Reporter’s Death Puts Focus on Difficulties of Covering a Secretive Syria
The refusal of the Syrian government, led by President Bashar al-Assad, to let foreign journalists move freely around the country has spurred some to sneak in through
Journalists from the BBC, CNN, ABC, NBC, Al Jazeera English and a small number of other news organizations have managed to enter Syria without visas, like Mr. Shadid and Mr. Hicks did, and bear witness to the lopsided battles between the Assad government and opposition fighters and citizens. Along the way, journalists have confronted a unique combination of challenges, including tenuous cellphone and Internet connections, the absence of a clear front line and the constant threat of being caught by security forces loyal to the Syrian government.
“I’ve never seen anything quite like this,” said Mark Whitaker, an executive vice president at CNN, which has two news crews working undercover in Syria this week. While other countries have restrictions on the press that are as severe as
“If you get stopped at a government checkpoint, it’s over not just for you, but for everybody in the car,” said Clarissa Ward, a CBS News correspondent, who followed a route similar to Mr. Shadid’s in and out of northern
Some journalists have been given permission to enter
Bill Neely, an international editor for ITV News in Britain who flew out of Damascus on Friday, described being in a government “security bubble” during a trip to Dara’a, where the uprising was born. When “I escaped from the bubble to talk to people,” Mr. Neely said, “it was clear they were afraid to speak.”
Mr. Shadid felt compelled to enter Syria with the help of smugglers for the same reasons that other journalists cited in interviews this week: a sense that the widespread killing and suffering there needs to be documented.
“It’s just nuts. I feel like no one there is telling the truth now,” Mr. Shadid wrote in an e-mail to editors at The Times as they weighed whether he should sneak back into the country. “We have to get the details.”
The first time he did so, in July of last year, he reported on antigovernment sentiments and sectarian tensions in the restive city of Homs. “Anthony was reporting from
Mr. Williams said that during the period of upheaval in the Middle East that began in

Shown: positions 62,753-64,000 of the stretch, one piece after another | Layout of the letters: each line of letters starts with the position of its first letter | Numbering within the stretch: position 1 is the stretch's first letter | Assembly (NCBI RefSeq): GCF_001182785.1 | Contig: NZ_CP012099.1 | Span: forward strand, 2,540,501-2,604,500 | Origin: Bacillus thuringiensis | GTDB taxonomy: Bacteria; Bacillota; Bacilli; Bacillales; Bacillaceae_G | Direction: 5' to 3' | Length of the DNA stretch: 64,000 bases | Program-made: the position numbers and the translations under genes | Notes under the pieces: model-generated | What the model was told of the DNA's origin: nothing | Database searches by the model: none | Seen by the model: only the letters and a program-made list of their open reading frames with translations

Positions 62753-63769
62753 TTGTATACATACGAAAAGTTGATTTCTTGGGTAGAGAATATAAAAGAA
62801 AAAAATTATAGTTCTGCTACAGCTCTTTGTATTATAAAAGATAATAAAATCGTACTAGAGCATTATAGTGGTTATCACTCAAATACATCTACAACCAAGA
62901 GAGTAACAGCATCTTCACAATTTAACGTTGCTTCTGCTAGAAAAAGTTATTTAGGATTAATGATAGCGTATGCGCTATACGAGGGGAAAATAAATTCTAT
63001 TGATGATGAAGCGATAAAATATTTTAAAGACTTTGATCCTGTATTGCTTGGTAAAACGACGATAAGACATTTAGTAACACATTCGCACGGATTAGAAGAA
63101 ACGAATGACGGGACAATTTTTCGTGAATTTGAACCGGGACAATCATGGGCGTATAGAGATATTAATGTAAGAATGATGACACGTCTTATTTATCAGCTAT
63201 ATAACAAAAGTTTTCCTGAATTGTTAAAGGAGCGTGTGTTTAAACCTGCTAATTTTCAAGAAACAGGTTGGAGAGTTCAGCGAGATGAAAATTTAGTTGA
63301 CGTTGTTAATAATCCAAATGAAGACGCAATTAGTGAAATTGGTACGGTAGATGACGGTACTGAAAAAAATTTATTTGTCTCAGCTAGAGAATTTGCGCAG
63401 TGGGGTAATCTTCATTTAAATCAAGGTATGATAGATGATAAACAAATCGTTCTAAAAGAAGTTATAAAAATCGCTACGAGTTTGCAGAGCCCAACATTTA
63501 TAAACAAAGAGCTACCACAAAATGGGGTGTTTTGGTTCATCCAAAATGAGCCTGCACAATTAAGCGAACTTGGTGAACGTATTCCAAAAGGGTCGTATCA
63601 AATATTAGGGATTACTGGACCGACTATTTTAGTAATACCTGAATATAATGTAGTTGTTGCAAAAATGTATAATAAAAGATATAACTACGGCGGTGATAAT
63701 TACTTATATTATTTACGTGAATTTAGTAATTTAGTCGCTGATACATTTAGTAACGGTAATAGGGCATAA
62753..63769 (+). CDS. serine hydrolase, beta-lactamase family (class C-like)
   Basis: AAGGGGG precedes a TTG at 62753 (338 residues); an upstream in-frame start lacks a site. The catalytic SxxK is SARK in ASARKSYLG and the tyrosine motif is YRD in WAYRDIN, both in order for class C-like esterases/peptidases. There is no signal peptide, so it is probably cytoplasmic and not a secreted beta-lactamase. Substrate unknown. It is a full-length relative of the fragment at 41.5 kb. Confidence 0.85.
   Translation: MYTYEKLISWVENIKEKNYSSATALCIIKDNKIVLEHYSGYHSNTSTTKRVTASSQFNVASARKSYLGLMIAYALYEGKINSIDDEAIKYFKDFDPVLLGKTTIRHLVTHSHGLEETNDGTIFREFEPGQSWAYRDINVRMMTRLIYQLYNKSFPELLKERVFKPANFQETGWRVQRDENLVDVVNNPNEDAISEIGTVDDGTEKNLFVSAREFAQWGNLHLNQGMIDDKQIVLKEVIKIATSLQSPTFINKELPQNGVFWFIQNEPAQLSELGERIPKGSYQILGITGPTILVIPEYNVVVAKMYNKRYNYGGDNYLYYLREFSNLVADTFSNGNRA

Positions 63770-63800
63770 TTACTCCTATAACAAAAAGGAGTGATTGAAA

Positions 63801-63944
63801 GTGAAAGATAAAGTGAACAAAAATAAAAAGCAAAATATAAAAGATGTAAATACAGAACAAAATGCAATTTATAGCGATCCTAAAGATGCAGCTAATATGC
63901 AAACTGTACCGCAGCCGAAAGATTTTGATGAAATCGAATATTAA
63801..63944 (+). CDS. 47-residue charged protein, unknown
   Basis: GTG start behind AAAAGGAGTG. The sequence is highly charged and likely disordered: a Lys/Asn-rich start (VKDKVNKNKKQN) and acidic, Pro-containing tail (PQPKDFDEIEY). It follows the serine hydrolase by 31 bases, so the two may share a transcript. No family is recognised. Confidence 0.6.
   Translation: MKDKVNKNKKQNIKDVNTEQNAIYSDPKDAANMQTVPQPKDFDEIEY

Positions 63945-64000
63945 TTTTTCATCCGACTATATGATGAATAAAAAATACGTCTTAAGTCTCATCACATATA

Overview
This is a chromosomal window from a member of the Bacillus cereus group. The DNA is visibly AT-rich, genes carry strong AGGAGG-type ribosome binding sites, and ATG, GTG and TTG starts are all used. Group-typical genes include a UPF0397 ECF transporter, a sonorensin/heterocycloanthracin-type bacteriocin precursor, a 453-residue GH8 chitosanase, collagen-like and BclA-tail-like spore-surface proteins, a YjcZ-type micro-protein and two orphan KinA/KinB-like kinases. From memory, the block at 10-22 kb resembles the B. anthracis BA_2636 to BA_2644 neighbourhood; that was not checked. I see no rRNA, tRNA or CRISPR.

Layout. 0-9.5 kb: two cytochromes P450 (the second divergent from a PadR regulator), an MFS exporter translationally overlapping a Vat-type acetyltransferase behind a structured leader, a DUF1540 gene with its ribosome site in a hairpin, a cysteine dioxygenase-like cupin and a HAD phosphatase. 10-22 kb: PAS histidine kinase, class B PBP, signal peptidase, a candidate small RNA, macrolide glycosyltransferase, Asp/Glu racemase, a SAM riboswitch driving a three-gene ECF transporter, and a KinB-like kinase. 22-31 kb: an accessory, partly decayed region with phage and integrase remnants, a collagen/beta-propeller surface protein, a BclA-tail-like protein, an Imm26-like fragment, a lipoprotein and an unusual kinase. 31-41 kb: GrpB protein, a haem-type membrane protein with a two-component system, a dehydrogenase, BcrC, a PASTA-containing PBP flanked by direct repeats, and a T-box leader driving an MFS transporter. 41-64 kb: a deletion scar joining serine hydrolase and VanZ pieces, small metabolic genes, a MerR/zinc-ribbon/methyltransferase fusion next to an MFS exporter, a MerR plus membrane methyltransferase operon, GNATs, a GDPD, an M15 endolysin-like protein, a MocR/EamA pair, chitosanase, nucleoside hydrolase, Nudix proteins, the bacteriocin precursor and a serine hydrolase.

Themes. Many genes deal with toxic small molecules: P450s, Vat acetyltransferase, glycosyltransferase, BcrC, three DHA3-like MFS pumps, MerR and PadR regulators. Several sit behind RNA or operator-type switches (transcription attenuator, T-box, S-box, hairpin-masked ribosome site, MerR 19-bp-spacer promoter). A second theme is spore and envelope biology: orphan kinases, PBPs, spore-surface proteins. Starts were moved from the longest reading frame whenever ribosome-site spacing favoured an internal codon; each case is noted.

When the BBC correspondent Paul Wood and his cameraman, Fred Scott, snuck into Syria from Turkey this month, Mr. Williams said that he insisted they travel with a contractor who could act as a paramedic “in case something went wrong.” This was prompted by the death of Tim Hetherington, a photographer and filmmaker, in
Some other news agencies have sent security contractors into
Mr. Shadid and Mr. Hicks elected to travel without a security consultant. The Times sometimes uses such consultants, but weighs each situation individually.
Representatives for some news agencies, including The Associated Press and Reuters, declined to comment on the methods used by their staff members to cover
The reporting dangers have had a suppressing effect on
“I would hate to think that the Assad regime has been successful in their very cynical calculation that keeping journalists out of the country will mean that the world forgets about the story,” Ms. Ward of CBS News said.
CNN executives said they had tried to put a spotlight on the strife in
He and others asserted that professional video and reporting were essential even in an age of social media, when graphic videos of the violence in
Viewer surveys by the BBC showed a below-average amount of interest in the
At least four other journalists have died in
Each death was accompanied by claims that Syrian security forces were at fault, but those claims were nearly impossible to confirm because of the dearth of independent reporting in the country.
This article has been revised to reflect the following correction:
Correction: February 18, 2012
An earlier version of this article misidentified the Committee to Protect Journalists. It is not the Committee to Project Journalists.
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"The master class has always declared the wars; the subject class has always fought the battles. The master class has had all to gain and nothing to lose, while the subject class has had nothing to gain and everything to lose--especially their lives." Eugene Victor Debs